I am fortunate to have the background of a bachelor's and soon-to-be master's degree in food and nutrition. This knowledge helped me get diagnosed.
The summer before my senior year of college, I ended up having mono, which caused me to be admitted to the hospital with severe dehydration and high liver enzymes. About 2-3 weeks after having reoccurring symptoms, I was diagnosed with celiac disease.
The doctor told me that high liver enzymes is a factor that could trigger the onset of celiac disease. I was having symptoms of severe abdominal cramping along with chronic diarrhea up to a few hours after consumption. I had caught on that certain carbohydrates, such as bagels, whole wheat bread and pasta, might be the cause of my constant trips to the bathroom. So, I visited a gastroenterologist, who then performed an upper endoscopy confirming the blunted villi on the mucosal lining of my small intestine.
In addition to having celiac, I have been diagnosed with type 1 diabetes since 2000. My doctor told me that recent studies have shown a link between having type 1 diabetes and developing celiac disease as well.
For about a year, I had symptoms of lactose intolerance that included bloating, flatulence, cramping and some diarrhea. I visited the gastroenterologist again, and he performed a colonoscopy and took some biopsies of my intestine. I was diagnosed with possible microscopic collagenous colitis, which is an illness that can arise from having celiac disease, according to my doctor. These symptoms also can be associated with IBS.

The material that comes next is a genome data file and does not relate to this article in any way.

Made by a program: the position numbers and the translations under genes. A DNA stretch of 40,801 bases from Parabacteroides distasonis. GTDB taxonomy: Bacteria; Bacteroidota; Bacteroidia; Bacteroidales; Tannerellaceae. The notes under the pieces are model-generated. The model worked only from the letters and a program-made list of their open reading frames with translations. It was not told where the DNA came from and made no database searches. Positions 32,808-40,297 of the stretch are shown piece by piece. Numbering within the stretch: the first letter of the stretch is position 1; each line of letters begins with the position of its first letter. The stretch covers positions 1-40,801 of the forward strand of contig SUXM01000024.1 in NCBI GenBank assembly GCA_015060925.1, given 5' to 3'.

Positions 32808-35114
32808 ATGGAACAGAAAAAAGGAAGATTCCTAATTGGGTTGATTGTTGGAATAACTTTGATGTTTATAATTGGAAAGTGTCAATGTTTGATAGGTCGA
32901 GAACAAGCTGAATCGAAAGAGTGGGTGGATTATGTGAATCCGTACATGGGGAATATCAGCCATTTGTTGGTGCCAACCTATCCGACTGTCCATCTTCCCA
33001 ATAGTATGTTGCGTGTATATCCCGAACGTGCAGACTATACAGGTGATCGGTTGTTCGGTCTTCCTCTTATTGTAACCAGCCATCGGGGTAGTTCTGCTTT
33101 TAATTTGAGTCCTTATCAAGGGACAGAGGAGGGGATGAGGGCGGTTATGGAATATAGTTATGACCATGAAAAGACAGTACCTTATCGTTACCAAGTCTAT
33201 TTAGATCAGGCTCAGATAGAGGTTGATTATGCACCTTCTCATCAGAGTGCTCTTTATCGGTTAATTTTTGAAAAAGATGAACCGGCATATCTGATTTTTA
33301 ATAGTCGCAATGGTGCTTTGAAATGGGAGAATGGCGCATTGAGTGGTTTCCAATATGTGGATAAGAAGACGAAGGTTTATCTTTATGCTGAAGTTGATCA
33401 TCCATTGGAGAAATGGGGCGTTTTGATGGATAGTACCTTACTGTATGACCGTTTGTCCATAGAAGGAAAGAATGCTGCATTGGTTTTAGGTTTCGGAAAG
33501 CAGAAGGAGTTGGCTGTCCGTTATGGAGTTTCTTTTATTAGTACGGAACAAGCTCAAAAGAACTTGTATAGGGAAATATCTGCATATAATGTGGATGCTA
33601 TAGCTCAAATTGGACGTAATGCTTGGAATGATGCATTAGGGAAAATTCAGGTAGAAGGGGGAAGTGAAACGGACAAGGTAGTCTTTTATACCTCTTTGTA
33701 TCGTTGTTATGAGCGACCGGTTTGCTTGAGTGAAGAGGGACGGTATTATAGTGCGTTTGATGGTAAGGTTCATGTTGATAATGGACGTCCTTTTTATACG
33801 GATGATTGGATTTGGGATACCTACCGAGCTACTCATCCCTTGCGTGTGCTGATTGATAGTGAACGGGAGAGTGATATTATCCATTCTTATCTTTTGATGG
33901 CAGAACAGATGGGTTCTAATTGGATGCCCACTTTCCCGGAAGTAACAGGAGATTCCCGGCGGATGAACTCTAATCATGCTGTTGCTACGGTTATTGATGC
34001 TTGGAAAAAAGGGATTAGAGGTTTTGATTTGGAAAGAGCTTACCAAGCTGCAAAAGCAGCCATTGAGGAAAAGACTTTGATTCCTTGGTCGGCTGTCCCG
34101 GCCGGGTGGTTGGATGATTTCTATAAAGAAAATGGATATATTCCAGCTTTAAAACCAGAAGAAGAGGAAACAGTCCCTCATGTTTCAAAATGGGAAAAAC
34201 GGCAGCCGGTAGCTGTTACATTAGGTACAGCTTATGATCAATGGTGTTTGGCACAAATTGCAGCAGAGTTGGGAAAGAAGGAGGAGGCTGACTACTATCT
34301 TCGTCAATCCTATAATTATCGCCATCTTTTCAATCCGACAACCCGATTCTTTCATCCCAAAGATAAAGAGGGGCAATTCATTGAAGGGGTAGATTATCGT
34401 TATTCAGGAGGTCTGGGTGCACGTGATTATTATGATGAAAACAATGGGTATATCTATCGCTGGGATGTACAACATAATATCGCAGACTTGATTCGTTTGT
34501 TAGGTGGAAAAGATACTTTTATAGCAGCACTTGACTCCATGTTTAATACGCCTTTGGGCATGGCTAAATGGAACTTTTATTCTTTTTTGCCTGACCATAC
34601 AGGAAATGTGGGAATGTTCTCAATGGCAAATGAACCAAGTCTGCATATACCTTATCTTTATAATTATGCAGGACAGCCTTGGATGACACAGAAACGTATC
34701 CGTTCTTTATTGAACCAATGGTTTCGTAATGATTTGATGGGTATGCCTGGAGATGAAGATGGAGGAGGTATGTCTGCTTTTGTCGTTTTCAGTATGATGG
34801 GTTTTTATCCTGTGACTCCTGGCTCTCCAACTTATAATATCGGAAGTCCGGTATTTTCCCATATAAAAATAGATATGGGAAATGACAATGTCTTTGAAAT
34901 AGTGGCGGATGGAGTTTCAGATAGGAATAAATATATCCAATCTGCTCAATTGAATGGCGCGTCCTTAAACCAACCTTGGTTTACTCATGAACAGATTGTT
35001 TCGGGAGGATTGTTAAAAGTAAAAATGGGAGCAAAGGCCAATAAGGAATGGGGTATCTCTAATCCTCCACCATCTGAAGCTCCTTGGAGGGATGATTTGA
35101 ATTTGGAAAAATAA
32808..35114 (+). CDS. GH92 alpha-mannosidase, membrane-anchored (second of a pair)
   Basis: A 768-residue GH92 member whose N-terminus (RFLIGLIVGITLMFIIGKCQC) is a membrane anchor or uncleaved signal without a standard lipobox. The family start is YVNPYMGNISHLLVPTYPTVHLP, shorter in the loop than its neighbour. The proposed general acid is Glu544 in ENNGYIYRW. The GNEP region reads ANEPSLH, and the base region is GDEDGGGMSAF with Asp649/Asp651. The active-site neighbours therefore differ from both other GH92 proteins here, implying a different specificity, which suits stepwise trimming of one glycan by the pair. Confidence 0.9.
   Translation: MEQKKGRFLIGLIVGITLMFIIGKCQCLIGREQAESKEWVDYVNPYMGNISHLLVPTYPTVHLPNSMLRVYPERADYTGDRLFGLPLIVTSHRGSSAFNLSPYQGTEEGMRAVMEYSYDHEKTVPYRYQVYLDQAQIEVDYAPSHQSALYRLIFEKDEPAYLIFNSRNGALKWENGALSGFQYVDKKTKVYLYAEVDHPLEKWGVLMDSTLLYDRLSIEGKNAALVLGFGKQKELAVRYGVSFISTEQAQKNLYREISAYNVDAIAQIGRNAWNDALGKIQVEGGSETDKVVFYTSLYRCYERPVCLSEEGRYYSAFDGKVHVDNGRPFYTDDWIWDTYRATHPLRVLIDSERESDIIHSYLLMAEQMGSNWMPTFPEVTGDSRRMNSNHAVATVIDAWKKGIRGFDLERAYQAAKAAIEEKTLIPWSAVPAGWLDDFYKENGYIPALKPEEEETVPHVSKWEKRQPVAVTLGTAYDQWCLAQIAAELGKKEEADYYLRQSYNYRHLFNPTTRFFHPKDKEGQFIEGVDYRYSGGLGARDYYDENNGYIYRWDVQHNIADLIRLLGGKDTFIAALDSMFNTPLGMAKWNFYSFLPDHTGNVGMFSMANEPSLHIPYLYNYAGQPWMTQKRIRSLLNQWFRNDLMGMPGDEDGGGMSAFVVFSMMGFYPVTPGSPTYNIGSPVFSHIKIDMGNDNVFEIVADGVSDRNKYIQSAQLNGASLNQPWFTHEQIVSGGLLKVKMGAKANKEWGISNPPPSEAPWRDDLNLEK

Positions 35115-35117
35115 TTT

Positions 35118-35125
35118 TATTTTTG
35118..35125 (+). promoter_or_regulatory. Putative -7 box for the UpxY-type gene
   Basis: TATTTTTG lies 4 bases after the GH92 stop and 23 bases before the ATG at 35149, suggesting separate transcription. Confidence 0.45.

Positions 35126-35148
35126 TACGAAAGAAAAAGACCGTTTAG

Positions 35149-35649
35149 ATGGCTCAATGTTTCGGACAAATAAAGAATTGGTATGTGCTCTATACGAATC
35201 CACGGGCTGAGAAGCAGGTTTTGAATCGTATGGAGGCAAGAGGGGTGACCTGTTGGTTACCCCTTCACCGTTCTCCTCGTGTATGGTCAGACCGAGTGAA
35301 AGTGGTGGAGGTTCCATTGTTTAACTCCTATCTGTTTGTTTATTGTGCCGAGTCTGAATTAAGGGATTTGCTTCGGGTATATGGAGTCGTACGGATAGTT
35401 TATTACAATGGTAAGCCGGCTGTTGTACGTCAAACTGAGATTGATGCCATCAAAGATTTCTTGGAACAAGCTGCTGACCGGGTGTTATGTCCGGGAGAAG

As I said, I was lucky to have a background in food and nutrition, because I knew what symptoms to watch for. I also feel lucky because all of my three siblings were tested after I was diagnosed. My oldest sister ended up being diagnosed with celiac disease, and I think she had had it about 2 years prior. In some ways, I feel like I have saved her from becoming malnourished or sick because she was not on a gluten-free diet.
I am happy to say that my oldest sister and I have been gluten-free for almost 3 years now. We couldn't feel any better! It truly does change your health and lifestyle.
I feel that it is important to be honest with your doctors and make sure you write down all of your questions and thoughts you have for them. Any individual who is questioning whether they have celiac disease might want to keep a food journal. This way, when you have symptoms, you can go back to the day before to see what you were consuming. You may be able to pinpoint certain food items that are causing your discomfort. Having a food journal is also something concrete that you can take to your doctor’s appointment to illustrate what is going on. I hope this helps!